The vlan0 interface is done a bit differently. By default, the wifi interface (eth2) is bridged to the LAN ports, ie any host associated on the wireless port is automatically in the same VLAN/subnet as hosts on the LAN ports. This is done with bridging (see above). As described above, when a bridge is created, a new logical interface is created, called br0, and also as above, this br0 interface is the one that needs to have any IP address configured. So, by default, vlan0 does not have an IP address configured, instead, the LAN interface address is configured on the br0 interface.
There's also another interface visible from the shell - "eth1". This doesn't appear to be linked to anything, and is probably an unused wire on the Ethernet controller, so it's ignored in all configuration. Pretend it doesn't exist. :) This is the case on the Asus WL-500gP, it may differ on other models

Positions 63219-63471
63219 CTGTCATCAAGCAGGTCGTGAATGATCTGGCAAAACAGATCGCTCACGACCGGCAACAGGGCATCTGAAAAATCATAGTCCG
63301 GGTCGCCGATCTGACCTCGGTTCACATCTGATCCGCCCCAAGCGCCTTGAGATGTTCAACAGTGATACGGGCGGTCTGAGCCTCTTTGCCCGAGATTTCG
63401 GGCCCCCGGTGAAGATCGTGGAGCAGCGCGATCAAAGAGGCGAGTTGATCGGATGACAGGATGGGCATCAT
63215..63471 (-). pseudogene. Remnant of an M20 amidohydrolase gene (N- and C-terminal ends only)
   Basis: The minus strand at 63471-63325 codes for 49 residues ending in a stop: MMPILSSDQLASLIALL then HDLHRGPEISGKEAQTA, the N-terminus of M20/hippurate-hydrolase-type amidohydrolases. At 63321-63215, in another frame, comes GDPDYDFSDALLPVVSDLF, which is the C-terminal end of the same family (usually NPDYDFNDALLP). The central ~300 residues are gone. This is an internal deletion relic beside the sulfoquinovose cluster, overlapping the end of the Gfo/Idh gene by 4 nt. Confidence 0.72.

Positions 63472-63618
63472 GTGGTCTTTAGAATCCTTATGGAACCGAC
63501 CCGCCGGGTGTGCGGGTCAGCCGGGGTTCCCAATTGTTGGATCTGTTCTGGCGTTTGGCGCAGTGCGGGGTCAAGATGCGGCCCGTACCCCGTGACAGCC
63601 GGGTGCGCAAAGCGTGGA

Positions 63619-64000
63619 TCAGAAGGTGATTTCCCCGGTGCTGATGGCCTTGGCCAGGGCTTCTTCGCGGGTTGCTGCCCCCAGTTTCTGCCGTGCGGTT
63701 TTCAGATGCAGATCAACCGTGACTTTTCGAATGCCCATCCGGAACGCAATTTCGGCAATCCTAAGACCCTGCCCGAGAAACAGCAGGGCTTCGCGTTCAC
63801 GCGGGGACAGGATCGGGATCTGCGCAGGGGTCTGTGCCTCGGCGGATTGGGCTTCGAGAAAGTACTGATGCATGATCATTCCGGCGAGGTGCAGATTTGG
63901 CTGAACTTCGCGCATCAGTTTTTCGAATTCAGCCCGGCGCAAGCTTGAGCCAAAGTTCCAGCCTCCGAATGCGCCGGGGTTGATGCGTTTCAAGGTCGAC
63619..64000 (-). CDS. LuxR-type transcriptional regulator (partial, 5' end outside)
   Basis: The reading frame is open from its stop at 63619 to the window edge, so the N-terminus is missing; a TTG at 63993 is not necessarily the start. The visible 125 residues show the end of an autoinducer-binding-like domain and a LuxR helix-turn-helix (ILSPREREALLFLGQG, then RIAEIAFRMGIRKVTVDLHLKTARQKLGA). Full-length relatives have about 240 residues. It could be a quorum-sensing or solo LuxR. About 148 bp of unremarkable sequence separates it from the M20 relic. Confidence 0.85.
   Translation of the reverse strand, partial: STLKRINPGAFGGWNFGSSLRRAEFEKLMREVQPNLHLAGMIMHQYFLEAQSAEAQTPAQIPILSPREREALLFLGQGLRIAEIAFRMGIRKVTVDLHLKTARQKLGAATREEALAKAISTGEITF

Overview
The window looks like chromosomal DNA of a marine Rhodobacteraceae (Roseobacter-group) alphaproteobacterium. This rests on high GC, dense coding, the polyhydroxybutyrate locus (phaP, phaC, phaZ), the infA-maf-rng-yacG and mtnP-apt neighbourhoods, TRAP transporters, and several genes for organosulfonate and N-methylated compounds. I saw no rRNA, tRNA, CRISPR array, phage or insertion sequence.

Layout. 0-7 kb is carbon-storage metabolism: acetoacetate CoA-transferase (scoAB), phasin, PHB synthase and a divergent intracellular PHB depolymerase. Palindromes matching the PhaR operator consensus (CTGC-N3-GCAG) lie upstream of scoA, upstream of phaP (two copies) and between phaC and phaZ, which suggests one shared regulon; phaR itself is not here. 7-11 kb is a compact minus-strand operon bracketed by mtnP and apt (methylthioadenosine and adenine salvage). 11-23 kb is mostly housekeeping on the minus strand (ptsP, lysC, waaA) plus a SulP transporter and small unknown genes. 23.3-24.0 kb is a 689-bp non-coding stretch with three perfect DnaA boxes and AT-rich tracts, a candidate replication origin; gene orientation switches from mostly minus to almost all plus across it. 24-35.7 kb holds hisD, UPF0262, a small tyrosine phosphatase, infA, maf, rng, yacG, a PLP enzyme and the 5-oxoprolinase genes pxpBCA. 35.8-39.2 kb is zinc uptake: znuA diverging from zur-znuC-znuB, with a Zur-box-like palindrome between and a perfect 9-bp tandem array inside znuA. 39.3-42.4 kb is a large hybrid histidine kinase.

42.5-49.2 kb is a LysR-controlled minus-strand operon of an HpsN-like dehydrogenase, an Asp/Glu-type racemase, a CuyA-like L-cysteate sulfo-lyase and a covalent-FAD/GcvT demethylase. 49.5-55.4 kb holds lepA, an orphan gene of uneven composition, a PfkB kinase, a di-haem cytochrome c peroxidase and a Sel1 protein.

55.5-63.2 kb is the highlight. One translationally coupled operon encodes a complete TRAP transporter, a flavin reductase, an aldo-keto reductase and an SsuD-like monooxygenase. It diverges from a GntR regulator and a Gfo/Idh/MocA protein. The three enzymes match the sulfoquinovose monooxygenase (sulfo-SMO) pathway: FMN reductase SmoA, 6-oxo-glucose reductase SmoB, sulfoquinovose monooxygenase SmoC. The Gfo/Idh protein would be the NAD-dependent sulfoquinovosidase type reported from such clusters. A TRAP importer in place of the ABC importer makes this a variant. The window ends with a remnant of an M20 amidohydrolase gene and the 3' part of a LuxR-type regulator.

With a knowledge of how interfaces are partitioned, it's now easier to understand how to configure interfaces under OpenWrt.
The following block configures the physical ports into VLANS:
vlan0hwname=et0 vlan0ports="1 2 3 4 5*" vlan1hwname=et0 vlan1ports="0 5*"
The "hwname" part is always "et0". The device "et0" is the switch itself and tells the system which switch to configure with VLANS. As there's only one switch, this must always be set to "et0". If you do not include port 5 in the VLAN then the traffic will remain on the switch and will never be seen by the cpu.
The ports then are configured. The vlan0 (LAN) is configured with four ports, plus the internal tagged port, port 5. The vlan1 (WAN) is configured with only the one port, plus also the tagged port.
This configuration then gives us "vlan1", tied to the WAN port, and "vlan0" tied to the other ports. As mentioned earlier, you can change any other port to be the WAN port - just set the vlan1 port to be something else,